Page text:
The Hungry Brain gives off a bit of a Malcolm Gladwell vibe, with its cutesy name and pop-neuroscience style. Stephan Guyenet is no Gladwell-style dilettante. He is very serious about what he does and his book is exactly as good as I would have hoped.
Thus far, I must admit, I have kept the discussion relatively conventional. Anyone who has read my previous blogs may not think so, but compared to what I really believe, everything has taken place close to the middle ground.
Birt celebrates 40 years as firefighter As a child, Bill Birt dreamed of being a fireman. He made that dream a reality in when he became a firefighter because “it was . Family and education. Edward Bernays was born to a Jewish family, the son of Ely Bernays and Anna Freud Bernays. His great grandfather was Isaac Bernays, chief rabbi of Hamburg. Bernays was a "double nephew" of Viennese psychoanalyst Sigmund Freud—by virtue of his mother, Freud's sister, and of his father's sister, Martha . I tried MealSquares a while back, based on the sidebar advertisement, and liked them pretty well (“liked” in the “this works well for me” sense, not the “food reward” sense).
Time, I believe, to start turning diabetes upside down, give it a good shake, and see what it looks like from a completely different angle. If not, here it is. To keep things as simple as possible, his view is that the key hormone that drives diabetes is glucagon, not insulin.
In addition, we are looking at it the wrong way round. He is, of course right. Now, stop, stand on your head… Ready, here we go.
The critical requirement of human metabolism is to ensure that there is a high enough level of glucose to power the brain.
Without sufficient glucose the brains shuts down and dies. Not all the cell types in the brain need glucose and all brain cells can also metabolise ketone bodies, to an extent. Ketone bodies are synthesized in the liver from fatty acids.
However, the bottom line is this. Which means that it is absolutely critical that this does not ever occur. In order to prevent this happening we have a hormone that keeps blood sugar from dropping this low.
It is called Glucagon. It is produced in alpha-cells in the pancreas right next to where insulin is produced.
How does it work? Here is a short, standard, explanation from diabetes. Glucagon plays an active role in allowing the body to regulate the utilisation of glucose and fats. Glucagon is released in response to low blood glucose levels and to events whereby the body needs additional glucose, such as in response to vigorous exercise.
When glucagon is released it can perform the following tasks: Stimulating the liver to break down glycogen to be released into the blood as glucose Activating gluconeogenesis, the conversion of amino acids into glucose Breaking down stored fat triglycerides into fatty acids for use as fuel by cell Of course, this statement from diabetes.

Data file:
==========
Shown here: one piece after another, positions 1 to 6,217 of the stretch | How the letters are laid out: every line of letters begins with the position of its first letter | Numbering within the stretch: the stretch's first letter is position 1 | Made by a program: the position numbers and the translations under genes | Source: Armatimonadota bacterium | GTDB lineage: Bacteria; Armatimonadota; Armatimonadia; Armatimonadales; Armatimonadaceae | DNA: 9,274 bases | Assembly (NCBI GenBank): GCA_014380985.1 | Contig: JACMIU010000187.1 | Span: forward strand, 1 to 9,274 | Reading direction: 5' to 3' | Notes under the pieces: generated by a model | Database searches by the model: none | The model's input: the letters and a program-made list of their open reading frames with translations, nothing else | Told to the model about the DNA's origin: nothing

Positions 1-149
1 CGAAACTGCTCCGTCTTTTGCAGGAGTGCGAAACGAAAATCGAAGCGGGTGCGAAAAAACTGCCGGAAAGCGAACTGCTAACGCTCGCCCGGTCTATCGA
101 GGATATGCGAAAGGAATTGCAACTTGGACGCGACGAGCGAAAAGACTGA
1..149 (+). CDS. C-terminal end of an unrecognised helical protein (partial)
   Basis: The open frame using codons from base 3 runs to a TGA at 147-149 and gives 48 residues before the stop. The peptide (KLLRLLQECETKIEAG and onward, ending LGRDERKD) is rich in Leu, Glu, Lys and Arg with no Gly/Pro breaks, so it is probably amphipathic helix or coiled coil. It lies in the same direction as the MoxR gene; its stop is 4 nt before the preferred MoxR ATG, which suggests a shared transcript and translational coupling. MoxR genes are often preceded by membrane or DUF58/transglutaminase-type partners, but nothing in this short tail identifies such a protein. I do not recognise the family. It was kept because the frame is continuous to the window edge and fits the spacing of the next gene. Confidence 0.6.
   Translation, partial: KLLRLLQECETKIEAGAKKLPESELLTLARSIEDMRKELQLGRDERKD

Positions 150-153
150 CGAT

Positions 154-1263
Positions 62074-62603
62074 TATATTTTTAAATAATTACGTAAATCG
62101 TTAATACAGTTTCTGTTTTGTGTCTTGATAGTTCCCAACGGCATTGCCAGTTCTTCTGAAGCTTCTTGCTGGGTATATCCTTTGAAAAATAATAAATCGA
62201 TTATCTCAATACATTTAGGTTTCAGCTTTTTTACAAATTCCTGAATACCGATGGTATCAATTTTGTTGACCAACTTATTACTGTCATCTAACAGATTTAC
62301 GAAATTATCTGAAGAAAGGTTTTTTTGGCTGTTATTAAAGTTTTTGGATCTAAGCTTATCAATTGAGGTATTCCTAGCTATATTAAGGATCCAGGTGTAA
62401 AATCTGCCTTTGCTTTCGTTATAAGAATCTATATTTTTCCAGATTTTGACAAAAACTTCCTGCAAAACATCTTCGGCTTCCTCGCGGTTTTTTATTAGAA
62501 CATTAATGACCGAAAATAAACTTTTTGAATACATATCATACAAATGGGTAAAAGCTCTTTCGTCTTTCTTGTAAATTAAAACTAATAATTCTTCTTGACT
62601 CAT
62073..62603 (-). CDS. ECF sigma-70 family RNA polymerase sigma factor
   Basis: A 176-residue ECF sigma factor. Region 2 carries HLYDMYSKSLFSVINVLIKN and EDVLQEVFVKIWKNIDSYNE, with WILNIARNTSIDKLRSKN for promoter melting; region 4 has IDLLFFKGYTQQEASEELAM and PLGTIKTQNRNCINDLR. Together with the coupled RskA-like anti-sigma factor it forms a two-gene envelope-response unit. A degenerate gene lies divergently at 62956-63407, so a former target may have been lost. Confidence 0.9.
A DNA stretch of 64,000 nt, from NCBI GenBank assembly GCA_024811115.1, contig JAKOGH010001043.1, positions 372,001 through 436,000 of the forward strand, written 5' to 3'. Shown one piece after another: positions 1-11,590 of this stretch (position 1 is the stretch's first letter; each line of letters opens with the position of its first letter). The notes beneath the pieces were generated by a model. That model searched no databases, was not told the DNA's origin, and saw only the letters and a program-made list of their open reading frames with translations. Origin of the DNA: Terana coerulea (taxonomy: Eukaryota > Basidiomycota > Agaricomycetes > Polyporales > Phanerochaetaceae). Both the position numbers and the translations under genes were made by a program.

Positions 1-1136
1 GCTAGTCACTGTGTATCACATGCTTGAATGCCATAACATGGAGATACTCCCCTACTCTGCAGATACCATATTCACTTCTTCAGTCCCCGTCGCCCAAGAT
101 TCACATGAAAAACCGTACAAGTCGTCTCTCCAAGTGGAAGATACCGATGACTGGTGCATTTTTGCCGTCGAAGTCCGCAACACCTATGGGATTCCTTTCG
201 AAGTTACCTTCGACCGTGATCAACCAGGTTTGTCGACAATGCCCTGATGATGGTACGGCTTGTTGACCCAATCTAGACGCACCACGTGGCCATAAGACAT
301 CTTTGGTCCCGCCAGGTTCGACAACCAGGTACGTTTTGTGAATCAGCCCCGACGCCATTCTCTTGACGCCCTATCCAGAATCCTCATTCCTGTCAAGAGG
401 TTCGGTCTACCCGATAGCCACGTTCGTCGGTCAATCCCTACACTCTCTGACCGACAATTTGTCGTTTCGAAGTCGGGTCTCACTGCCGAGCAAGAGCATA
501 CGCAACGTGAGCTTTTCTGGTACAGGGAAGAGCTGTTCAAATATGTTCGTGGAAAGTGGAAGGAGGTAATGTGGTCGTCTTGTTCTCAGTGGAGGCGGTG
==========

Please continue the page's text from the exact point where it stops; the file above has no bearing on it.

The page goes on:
However, I would ask you to review ten of the words again, and think about them for a moment or two. Those ten words, innocent thought they may seem, have been driven by upside down thinking, and represent the exact point where things go wrong. This not deliberate, indeed the concept is so familiar, so unquestioned, that you almost certainly have no idea what I am talking about.
As it stands, we are given to believe that glucagon is the reactive hormone, only produced when blood sugar levels drop. Insulin, on the other hand, is the key hormone, the controller of metabolism and blood sugar levels.
Glucagon only activates to increase blood sugar after insulin or exercise has caused it to fall too far. Which is why we have these ten words: Then try this alterative statement on, and see how it fits.
If, however, the glucose levels rise too high, the body produces insulin to counteract the effects Glucagon. This brings blood sugar back down. Looked at in another way, however, and I have just changed everything.
Once you have changed your thinking around this way, it should come as absolutely no surprise to find the following.
If you have a mouse, and you destroy its beta-cells insulin producing dells in the pancreas it will become diabetic, and die. However if you get rid of the glucagon producing cells as well, the animal will not have a high sugar level and will not be diabetic — despite having no insulin at all.The Centre for Food Policy at City University London researches and educates on how policy-making processes work and how they reflect and shape the nature of food supply and consumption.
The Centre for Food Policy at City University London researches and educates on how policy-making processes work and how they reflect and shape the nature of food supply and consumption.
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But for almost every single person I have spoken to, including all doctors, this is news. This cover letter is aimed at a recruited that can put into contact with various employers in your f.